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Updated 18 February 2013

Cramp bark (Viburnum opulus)

Cramp bark (Viburnum opulus) is native to Europe, northern Africa, and northern Asia. It has been used throughout the world as an ornamental plant. The bark has traditionally been used for cramps, including menstrual cramps and cramping associated with arthritis. Interestingly, a laboratory study found that viopudial isolated from Viburnum opulus had antispasmodic effects on smooth muscle. However, there is currently insufficient available evidence in humans to support the use of cramp bark for any indication.

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RELATED TERMS

American guelder-rose, Caprifoliaceae (family), common guelder-rose, cranberry tree, European cranberry bush, guelder rose, pembina, proanthocyanidins, snowball tree, Viburnum opulus, Viburnum opulus L., Viburnum prunifolium L., viopudial.

BACKGROUND

Cramp bark (Viburnum opulus) is native to Europe, northern Africa, and northern Asia. It has been used throughout the world as an ornamental plant. The bark has traditionally been used for cramps, including menstrual cramps and cramping associated with arthritis. Interestingly, a laboratory study found that viopudial isolated from Viburnum opulus had antispasmodic effects on smooth muscle. However, there is currently insufficient available evidence in humans to support the use of cramp bark for any indication.

EVIDENCE TABLE

Conditions

Uses
disclaimer: These uses have been tested in humans or animals. Safety and effectiveness have not always been proven. Some of these conditions are potentially serious, and should be evaluated by a qualified healthcare provider.
Grade*

*Key to grades: A: Strong scientific evidence for this use; B: Good scientific evidence for this use; C: Unclear scientific evidence for this use; D: Fair scientific evidence against this use (it may not work); F: Strong scientific evidence against this use (it likely does not work).

TRADITION

The below uses are based on tradition, scientific theories, or limited research. They often have not been thoroughly tested in humans, and safety and effectiveness have not always been proven. Some of these conditions are potentially serious, and should be evaluated by a qualified healthcare provider. There may be other proposed uses that are not listed below. Allergies, anti-inflammatory, antioxidant, antispasmodic, arthritis, asthma, astringent, cancer, colic, cramps, low blood pressure, menstrual pain, skin disinfectant/sterilization, stomach ulcers, vasodilator.

DOSING

disclaimer: The below doses are based on scientific research, publications, traditional use, or expert opinion. Many herbs and supplements have not been thoroughly tested, and safety and effectiveness may not be proven. Brands may be made differently, with variable ingredients, even within the same brand. The below doses may not apply to all products. You should read product labels, and discuss doses with a qualified healthcare provider before starting therapy.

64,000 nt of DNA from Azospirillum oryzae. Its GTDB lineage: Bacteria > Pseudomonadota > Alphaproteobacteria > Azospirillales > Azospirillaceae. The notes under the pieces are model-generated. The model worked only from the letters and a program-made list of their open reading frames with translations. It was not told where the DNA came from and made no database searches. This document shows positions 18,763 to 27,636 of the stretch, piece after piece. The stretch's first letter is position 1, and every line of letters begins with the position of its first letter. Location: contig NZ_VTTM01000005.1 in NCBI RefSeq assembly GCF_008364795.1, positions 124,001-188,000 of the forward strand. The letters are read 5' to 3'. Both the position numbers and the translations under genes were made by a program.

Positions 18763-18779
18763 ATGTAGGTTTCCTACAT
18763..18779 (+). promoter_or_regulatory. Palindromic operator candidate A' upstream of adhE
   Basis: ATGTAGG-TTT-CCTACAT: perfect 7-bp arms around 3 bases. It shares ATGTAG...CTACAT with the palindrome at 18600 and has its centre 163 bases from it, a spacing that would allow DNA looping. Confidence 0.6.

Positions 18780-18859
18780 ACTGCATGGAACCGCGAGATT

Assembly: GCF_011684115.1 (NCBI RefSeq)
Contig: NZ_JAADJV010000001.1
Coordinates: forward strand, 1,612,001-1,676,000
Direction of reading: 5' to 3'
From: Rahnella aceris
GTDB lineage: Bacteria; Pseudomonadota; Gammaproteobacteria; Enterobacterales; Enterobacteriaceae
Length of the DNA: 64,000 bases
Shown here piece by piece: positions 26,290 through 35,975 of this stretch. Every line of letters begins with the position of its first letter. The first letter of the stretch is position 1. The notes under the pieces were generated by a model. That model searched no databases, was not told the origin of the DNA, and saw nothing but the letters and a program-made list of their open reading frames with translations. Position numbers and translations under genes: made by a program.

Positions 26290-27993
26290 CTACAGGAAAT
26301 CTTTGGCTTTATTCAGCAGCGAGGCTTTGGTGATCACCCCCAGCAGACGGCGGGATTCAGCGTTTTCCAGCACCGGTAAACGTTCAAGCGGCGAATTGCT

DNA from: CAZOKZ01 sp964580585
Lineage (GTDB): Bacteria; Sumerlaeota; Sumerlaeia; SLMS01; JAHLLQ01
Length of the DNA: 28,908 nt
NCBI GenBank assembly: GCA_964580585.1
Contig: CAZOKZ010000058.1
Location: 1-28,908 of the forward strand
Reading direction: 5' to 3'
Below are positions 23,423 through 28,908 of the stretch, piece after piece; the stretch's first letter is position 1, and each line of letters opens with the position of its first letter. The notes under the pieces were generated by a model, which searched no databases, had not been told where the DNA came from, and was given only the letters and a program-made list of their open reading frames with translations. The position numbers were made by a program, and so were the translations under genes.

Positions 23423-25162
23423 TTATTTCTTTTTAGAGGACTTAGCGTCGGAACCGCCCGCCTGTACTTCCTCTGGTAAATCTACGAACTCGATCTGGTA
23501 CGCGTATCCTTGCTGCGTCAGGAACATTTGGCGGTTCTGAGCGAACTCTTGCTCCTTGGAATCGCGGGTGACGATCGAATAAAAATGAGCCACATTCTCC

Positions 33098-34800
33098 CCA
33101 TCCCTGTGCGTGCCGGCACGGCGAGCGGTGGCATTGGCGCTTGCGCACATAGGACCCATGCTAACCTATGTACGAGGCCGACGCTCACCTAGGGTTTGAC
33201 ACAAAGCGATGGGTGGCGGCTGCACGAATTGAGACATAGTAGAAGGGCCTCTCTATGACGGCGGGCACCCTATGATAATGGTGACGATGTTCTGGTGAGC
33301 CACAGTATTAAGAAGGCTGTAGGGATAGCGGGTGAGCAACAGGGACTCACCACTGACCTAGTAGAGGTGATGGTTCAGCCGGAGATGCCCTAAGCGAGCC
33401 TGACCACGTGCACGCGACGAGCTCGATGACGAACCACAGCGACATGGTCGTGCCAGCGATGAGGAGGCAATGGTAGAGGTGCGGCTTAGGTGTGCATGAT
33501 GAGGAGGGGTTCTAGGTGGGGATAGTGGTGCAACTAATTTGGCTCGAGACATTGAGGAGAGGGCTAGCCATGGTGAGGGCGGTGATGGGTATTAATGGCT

Adults (18 years and older)

There is no proven safe or effective dose for cramp bark in adults.

Children (younger than 18 years)

There is no proven safe or effective dose for cramp bark in children.

SAFETY

disclaimer: The U.S. Food and Drug Administration does not strictly regulate herbs and supplements. There is no guarantee of strength, purity or safety of products, and effects may vary. You should always read product labels. If you have a medical condition, or are taking other drugs, herbs, or supplements, you should speak with a qualified healthcare provider before starting a new therapy. Consult a healthcare provider immediately if you experience side effects.

Allergies

Avoid in individuals with a known allergy or hypersensitivity to cramp bark or its constituents.

Side Effects and Warnings

There is no safety information currently available for cramp bark. Use cautiously in patients taking immunomodulators. Use cautiously in patients taking blood pressure altering agents.

Pregnancy and Breastfeeding

Cramp bark is not recommended in pregnant or breastfeeding women due to a lack of available scientific evidence.

INTERACTIONS

disclaimer: Most herbs and supplements have not been thoroughly tested for interactions with other herbs, supplements, drugs, or foods. The interactions listed below are based on reports in scientific publications, laboratory experiments, or traditional use. You should always read product labels. If you have a medical condition, or are taking other drugs, herbs, or supplements, you should speak with a qualified healthcare provider before starting a new therapy.

Interactions with Drugs

Cramp bark may have disinfectant activity. Caution is advised in patients taking antibiotics.

Cramp bark may have antioxidant activity. Caution is advised in patients taking antioxidant drugs.